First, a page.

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S. Korea's ties with Myanmar
Publication Date : 13-10-2012
Myanmar President Thein Sein’s visit to Seoul earlier this week highlighted the importance the Southeast Asian country attached to expanding its ties with South Korea.
The Myanmar leader came here to reciprocate President Lee Myung-bak’s visit to Naypyidaw in May. The top leaders’ exchange of visits indicates deepening relations between the countries ― a development that must be painful to North Korea, as Myanmar has long been one of Pyongyang’s allies.
Myanmar embarked on a path of political and economic reform last year, putting an end to decades of isolation. It has since sought support from other countries to expedite economic growth and facilitate its transition to democracy.
The Seoul government should provide all the assistance it can muster to Myanmar as the country’s civilian government under Thein Sein regards South Korea as its development model.
During his three-day visit, the Myanmar leader showed his eagerness to learn from Seoul’s development experience. He said his role model was former President Park Chung-hee. No wonder that the first place he visited in Korea was the Central Training Institute of Saemaul Undong. He wanted to assimilate Park’s signature movement aimed at modernizing rural villages.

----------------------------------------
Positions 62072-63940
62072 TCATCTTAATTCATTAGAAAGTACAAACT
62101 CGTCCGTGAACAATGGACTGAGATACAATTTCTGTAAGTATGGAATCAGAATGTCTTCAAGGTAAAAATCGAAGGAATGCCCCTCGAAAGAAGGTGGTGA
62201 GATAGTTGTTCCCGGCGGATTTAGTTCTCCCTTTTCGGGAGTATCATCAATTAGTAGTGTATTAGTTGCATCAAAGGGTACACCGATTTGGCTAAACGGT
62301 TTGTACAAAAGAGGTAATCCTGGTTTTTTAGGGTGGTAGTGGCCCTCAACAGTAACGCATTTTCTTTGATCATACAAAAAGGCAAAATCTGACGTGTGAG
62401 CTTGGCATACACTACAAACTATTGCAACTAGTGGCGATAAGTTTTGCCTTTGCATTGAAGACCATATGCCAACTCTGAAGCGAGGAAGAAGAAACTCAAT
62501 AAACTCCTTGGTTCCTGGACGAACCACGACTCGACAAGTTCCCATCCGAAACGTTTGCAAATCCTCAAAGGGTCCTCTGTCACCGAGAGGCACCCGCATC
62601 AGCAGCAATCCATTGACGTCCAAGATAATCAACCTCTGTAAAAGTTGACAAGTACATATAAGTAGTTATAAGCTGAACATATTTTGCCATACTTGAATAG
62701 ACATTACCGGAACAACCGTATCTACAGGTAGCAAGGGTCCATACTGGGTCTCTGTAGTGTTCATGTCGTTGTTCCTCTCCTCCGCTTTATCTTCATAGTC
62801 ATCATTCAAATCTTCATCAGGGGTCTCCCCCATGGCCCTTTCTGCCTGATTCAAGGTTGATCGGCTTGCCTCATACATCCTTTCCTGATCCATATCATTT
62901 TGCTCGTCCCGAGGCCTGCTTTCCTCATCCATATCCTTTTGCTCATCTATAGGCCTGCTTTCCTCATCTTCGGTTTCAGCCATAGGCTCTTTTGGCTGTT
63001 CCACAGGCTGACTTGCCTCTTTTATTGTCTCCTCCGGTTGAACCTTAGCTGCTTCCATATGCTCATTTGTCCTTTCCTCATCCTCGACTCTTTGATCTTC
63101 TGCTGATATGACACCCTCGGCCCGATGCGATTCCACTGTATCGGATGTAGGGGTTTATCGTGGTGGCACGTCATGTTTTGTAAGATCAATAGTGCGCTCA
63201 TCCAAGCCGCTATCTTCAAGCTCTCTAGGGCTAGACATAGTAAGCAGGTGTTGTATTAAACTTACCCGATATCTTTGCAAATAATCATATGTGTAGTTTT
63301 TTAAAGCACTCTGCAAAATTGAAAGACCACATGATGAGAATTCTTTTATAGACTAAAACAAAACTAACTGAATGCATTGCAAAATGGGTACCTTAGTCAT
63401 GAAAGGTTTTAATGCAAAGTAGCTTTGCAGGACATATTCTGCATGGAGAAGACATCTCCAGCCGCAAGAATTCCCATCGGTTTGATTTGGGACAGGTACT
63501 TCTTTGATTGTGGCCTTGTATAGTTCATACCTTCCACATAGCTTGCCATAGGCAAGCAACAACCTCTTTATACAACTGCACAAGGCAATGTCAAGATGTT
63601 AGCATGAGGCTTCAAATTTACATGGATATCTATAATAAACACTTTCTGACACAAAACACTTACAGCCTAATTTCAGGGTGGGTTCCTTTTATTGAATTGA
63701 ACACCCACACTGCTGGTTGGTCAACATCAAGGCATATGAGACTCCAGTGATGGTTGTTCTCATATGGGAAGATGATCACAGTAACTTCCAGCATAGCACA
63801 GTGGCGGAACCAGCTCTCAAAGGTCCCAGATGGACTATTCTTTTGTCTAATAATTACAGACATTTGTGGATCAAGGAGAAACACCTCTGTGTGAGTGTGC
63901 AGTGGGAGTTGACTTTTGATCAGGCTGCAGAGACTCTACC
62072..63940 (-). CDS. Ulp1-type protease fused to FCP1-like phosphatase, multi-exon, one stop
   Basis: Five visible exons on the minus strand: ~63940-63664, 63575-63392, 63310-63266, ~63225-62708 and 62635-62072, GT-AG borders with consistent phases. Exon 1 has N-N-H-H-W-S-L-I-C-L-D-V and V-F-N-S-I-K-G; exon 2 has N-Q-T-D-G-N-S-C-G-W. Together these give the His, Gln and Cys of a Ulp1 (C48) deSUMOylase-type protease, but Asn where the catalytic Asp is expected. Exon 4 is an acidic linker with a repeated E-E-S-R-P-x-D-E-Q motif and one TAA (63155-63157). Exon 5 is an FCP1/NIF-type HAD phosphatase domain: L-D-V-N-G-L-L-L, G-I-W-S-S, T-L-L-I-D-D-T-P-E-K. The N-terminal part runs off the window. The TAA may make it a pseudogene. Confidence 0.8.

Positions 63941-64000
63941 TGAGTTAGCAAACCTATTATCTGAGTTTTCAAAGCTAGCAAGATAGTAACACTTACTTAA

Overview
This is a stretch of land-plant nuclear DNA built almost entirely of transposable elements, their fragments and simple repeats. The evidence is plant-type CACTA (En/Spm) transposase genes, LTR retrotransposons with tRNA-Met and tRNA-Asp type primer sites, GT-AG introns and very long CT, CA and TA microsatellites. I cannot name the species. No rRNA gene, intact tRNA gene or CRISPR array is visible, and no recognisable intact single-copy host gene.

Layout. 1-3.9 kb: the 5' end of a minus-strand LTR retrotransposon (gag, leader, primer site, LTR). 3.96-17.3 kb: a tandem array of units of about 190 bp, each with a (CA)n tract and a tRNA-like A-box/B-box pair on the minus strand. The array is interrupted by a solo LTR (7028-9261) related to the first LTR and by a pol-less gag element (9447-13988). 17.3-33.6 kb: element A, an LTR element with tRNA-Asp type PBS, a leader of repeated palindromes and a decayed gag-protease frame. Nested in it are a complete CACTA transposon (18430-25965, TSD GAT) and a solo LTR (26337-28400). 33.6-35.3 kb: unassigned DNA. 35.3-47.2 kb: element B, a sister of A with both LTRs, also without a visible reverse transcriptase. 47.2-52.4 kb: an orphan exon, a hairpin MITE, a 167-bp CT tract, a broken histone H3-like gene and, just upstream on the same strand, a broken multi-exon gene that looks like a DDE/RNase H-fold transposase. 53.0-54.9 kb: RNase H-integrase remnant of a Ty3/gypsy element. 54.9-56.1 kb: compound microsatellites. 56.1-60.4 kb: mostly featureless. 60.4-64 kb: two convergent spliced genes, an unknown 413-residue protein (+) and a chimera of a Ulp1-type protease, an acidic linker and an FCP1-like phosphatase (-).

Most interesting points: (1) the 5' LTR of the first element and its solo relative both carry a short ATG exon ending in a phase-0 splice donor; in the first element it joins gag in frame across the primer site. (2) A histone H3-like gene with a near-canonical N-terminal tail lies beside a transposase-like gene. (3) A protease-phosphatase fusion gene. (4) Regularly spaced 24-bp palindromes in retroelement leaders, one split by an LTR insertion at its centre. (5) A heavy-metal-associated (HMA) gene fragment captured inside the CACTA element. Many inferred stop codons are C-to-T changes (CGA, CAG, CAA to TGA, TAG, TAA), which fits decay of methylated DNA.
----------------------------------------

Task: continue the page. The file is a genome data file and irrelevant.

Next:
Thein Sein also wanted to emulate the systematic approach Seoul used in pushing for industrialization. He asked Seoul officials to help him set up a think tank modeled after the Korea Development Institute. The KDI is credited with drafting the five-year economic development plans that guided Seoul’s development efforts until the 1980s.
Another Korean institution he wanted to replicate was the Korea Trade and Investment Promotion Agency, a state-run organization that specializes in helping small and medium-sized companies explore overseas markets. Thein Sein was well aware of the role exports play in driving economic growth.
The Myanmar leader was also keen to attract Korean investors as his government seeks to build infrastructure and foster industries. The country is likely to emerge as an attractive investment destination for Korean companies, given its rich energy and mineral resources.
To facilitate Korean investment in Myanmar, Lee and Thein Sein agreed during their summit to launch talks on an investment guarantee pact between the two countries.
The Seoul government has every reason to help Myanmar achieve political and economic development. Korea will also benefit from cooperation with Myanmar as the two economies are highly complementary.
Generous support for the Southeast Asian country will also send a message to North Korea ― if Pyongyang gives up its nuclear programs and opens up its economy, the South will lend more than a helping hand to it.